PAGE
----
I’m pleased to share my latest article, which has been published in the International Journal of Learning, Teaching and Educational Research.
ESL programs at post-secondary institutions must often generate revenue in addition to teaching students English. Institutions often impose explicit expectations on these programs to generate profit, creating unique challenges for those who administer them. This qualitative case study investigated challenges faced by ESL program directors at one university in Canada. Semistructured interviews were used to collect data from program directors (N = 3) on topics relating to administration, marketing, the mandate to generate revenue, and the complexities of ESL program legitimacy and marginalization in higher education contexts. Five key themes emerged from the data: (a) the necessity for directors to be highly qualified and multilingual, as well as have international experience; (b) a general lack of training, support, and resources for program directors; (c) institutional barriers such as working with marketers and recruiters with little knowledge of ESL contexts; (d) program fragmentation and marginalization on campus; and (e) reluctance to share information and program protectionism. Findings point to the need for increased training and support for ESL program directors, along with the need for institutions to elevate the profile of these programs so they are not viewed as having less value than other academic programs on campus.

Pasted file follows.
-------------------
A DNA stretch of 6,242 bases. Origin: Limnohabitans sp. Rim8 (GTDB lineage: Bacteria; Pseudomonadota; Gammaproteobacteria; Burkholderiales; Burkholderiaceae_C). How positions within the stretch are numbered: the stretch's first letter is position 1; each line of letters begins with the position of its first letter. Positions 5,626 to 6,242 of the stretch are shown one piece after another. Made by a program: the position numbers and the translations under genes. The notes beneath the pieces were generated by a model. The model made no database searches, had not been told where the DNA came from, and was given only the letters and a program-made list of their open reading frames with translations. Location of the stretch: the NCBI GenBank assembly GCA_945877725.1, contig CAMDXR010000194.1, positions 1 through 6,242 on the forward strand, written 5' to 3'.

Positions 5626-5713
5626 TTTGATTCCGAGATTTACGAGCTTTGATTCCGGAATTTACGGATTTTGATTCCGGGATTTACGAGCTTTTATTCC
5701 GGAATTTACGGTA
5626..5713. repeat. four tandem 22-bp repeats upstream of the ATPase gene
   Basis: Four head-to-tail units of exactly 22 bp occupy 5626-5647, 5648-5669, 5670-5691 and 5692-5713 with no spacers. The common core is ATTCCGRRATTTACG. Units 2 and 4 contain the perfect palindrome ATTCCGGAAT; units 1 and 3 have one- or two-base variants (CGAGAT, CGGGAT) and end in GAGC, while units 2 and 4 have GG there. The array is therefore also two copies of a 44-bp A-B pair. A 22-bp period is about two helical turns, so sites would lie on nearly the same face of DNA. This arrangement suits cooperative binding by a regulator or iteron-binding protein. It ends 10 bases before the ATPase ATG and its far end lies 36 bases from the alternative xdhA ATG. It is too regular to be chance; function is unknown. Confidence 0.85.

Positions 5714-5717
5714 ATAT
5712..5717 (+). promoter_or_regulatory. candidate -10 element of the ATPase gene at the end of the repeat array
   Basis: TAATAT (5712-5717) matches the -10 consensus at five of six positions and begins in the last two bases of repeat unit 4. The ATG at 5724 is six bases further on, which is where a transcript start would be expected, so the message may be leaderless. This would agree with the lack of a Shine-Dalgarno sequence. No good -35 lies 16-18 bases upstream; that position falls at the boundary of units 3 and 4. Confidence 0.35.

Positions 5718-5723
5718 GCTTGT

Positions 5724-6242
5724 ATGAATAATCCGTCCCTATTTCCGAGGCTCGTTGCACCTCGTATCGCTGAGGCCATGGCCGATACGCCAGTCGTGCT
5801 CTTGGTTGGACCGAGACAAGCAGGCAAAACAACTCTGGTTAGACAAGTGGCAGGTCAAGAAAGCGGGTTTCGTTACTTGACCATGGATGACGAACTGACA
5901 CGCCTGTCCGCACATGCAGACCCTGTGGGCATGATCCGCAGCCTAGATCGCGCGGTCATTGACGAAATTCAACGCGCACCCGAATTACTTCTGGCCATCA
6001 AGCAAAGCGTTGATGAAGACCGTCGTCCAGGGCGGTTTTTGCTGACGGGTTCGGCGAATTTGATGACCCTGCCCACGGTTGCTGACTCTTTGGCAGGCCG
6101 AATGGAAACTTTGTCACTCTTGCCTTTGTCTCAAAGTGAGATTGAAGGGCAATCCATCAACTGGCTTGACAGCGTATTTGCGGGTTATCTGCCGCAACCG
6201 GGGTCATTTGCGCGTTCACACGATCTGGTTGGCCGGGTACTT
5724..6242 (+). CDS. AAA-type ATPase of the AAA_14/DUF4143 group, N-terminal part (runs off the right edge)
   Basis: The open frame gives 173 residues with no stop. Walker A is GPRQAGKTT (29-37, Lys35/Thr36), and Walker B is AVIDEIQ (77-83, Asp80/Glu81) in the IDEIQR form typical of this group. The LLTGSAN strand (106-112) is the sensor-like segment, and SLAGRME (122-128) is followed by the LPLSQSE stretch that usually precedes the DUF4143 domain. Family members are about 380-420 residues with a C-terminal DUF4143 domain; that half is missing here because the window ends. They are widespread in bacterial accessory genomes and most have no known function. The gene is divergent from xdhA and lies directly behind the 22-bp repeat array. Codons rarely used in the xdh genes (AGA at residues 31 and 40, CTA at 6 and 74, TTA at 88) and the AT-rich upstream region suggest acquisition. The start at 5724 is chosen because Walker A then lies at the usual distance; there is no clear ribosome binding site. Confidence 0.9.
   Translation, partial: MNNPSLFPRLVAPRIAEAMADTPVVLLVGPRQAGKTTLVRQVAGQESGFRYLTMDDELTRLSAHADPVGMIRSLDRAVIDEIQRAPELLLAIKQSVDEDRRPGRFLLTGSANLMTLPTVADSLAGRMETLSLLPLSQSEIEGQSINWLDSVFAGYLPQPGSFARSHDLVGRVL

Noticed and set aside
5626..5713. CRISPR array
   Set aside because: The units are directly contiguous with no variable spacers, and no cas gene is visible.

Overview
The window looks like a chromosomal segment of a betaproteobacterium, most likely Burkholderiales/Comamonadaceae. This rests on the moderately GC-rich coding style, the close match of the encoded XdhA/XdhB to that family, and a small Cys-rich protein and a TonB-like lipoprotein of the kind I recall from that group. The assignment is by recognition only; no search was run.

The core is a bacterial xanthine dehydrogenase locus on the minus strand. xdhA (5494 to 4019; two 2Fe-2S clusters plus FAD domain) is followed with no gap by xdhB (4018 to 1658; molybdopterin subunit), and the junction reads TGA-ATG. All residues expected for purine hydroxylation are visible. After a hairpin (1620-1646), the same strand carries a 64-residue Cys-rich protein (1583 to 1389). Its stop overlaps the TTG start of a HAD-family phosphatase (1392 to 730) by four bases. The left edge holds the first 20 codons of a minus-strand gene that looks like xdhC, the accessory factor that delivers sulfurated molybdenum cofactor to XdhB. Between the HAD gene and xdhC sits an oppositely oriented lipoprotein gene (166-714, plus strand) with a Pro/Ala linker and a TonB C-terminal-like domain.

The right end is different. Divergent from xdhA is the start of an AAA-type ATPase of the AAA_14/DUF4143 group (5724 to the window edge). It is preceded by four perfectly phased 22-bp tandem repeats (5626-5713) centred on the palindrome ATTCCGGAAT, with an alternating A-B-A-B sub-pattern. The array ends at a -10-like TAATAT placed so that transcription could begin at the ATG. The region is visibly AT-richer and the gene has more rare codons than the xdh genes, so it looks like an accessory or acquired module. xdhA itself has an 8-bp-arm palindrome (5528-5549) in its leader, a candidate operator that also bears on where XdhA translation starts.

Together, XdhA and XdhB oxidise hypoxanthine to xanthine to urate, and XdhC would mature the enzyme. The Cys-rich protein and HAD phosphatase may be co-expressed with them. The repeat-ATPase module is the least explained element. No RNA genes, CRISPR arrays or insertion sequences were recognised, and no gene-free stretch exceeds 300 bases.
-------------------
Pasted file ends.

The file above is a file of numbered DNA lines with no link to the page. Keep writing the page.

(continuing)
Keywords: TESOL; TESL, ESL, EFL, language program management; administration; leadership; profit; revenue; marketing
Check out the full article here: https://www.ijlter.org/index.php/ijlter/article/view/980
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Sarah Elaine Eaton is a faculty member in the Werklund School of Education, University of Calgary, Canada.